Saturday, May 29, 2010

Working with Flaws

Having followed Greece’s financial crisis for the last five months, I realize today that a feasible solution will not be defined for Greece’s woes (or for Spain’s and Portugal’s for that matter) until leadership approaches the issue not just as a financial problem but as an economic one. Country members must find their flaws and accordingly redefine their strategy and their competitive advantage. While German leadership has been honing in, constantly updating Germany’s competitive advantage, the rest of Europe is complacently lagging behind.

No one can compete with Germany’s foresight to deleverage during the pre-crisis years (up to late 2007, early 2008 when most corporates in Italy, Greece, Spain, and Portugal experienced substantial rise in leverage). In retrospect, Germany’s strategy raises an array of issues worth examining further. For example, the German government followed a contrarian strategy within the European markets and adequately reinforced its fiscal and political power within that context.

Simon Nixon (“Why Concern for Greece Wasn’t Just a Singular Worry,” The Wall Street Journal, February 12, 2010) argued that as “the global debt pile from the credit markets [is transferred] to the banks, from the banks to sovereigns and now from weak sovereigns to stronger ones […] once this transfer is complete, the dept pile will have nowhere else to go.”

This means that even though Germany has undertaken a Herculean load of Greece’s debt, the times call for a re-examination of all of the country-members’ flaws as springboards for potential growth. Namely, it is not a fiscal policy that will save country members but rather a structural policy that aims at redefining sovereign strategic aptitude. For Greece this could mean the following:

Look for flaws in the way the public sector works and correct that with a series of privatizations. It has been reported that the Greek socialist government hired investment bank Lazard to advise the country on its public finances. Having worked on the privatization of the state carrier Olympic Airways, Lazard could be the bank restructuring railways and the gaming industry along with other privatization initiatives.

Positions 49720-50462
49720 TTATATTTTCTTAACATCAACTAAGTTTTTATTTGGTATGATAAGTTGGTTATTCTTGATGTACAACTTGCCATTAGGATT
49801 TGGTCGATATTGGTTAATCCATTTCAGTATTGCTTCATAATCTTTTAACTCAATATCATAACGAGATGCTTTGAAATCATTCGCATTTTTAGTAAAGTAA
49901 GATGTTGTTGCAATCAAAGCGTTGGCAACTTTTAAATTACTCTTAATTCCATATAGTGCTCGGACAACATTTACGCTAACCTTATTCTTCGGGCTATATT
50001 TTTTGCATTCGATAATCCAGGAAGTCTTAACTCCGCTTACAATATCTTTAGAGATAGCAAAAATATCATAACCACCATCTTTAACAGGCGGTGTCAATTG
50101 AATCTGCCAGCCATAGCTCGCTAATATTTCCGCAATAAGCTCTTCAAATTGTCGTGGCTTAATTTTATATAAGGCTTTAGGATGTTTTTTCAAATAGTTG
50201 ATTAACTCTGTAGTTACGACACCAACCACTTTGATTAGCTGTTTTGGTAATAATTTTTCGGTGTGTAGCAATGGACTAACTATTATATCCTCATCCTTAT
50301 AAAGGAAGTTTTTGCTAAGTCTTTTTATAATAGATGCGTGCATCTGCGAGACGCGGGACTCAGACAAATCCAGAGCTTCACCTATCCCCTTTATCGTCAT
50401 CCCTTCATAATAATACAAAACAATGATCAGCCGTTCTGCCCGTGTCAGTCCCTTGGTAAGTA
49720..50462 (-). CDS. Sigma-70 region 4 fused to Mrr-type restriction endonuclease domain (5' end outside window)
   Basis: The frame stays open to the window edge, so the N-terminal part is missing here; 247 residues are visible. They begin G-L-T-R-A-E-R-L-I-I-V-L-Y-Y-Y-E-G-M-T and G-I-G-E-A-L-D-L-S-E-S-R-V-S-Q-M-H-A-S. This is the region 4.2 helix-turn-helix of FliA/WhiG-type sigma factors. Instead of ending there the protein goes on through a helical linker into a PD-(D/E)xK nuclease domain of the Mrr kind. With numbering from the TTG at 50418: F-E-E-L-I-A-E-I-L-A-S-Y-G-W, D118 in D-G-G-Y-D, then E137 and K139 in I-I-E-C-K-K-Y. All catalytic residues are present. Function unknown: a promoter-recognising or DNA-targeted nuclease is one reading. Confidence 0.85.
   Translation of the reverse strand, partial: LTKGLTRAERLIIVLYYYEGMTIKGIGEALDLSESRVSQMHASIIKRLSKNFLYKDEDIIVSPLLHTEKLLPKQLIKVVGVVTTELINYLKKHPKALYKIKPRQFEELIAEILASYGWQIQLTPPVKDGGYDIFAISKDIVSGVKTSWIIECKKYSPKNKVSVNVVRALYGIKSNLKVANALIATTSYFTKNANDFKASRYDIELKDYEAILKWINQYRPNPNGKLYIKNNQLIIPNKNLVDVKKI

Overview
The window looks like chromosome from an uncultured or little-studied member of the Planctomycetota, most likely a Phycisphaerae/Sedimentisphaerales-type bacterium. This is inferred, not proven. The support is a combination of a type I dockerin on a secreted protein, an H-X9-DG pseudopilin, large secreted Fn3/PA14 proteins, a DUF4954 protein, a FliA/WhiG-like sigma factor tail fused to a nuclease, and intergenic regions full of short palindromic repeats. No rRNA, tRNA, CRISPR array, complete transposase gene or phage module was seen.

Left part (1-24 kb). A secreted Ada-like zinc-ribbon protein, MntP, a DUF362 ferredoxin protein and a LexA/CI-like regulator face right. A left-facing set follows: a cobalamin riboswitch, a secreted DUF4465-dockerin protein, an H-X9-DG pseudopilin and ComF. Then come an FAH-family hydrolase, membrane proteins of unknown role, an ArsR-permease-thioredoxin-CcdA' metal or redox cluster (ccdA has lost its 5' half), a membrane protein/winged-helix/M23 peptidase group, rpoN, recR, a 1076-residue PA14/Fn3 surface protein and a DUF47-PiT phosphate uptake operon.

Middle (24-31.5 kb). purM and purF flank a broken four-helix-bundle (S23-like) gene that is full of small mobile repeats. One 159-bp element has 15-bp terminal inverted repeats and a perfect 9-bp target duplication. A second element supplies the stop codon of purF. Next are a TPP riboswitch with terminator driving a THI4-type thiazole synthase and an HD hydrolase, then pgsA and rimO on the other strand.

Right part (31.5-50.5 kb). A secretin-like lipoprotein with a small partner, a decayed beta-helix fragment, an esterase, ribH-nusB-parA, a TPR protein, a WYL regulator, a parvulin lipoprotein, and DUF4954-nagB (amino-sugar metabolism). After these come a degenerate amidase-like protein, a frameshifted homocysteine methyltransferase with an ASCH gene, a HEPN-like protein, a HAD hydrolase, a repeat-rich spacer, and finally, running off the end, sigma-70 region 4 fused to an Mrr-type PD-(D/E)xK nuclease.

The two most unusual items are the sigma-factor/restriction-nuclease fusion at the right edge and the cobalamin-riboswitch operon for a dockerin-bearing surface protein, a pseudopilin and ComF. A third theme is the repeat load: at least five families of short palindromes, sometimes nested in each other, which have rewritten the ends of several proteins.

Up to that point, working with flaws (in identifying areas that can be improved and restructured) is a macro-approach to Greece’s financial problem. The micro-approach requires looking at small businesses across sectors and their odds for survival. The odds are not good. The corporate sector is in a particularly difficult position as banks are reducing their capitalization ratios. The prospects of investment from within Europe are minimal. Additionally, this means that the ailing public sector is facing a road to privatization that is going to be long, arduous, and unpredictable.

It’s not just the lack of capital infusion that is hurting corporates and small businesses at the moment but also the respective legal frameworks, most of which antiquated and with an equal share of blame as culprits for the current financial crisis. In Greece, it takes a little over $10,000 to obtain a permit to start a new business, whereas in the US a business owner can incorporate for about $350. But if there are no small businesses, if the public sector contracts, if large corporates have no access to capital how is the economy going to recover? Ideally, a side effect of the current crisis would be a reform of Greece’s corporate law.

It is great to identify the flaws in each one of the European country members. The mistake would be not to do anything with them.

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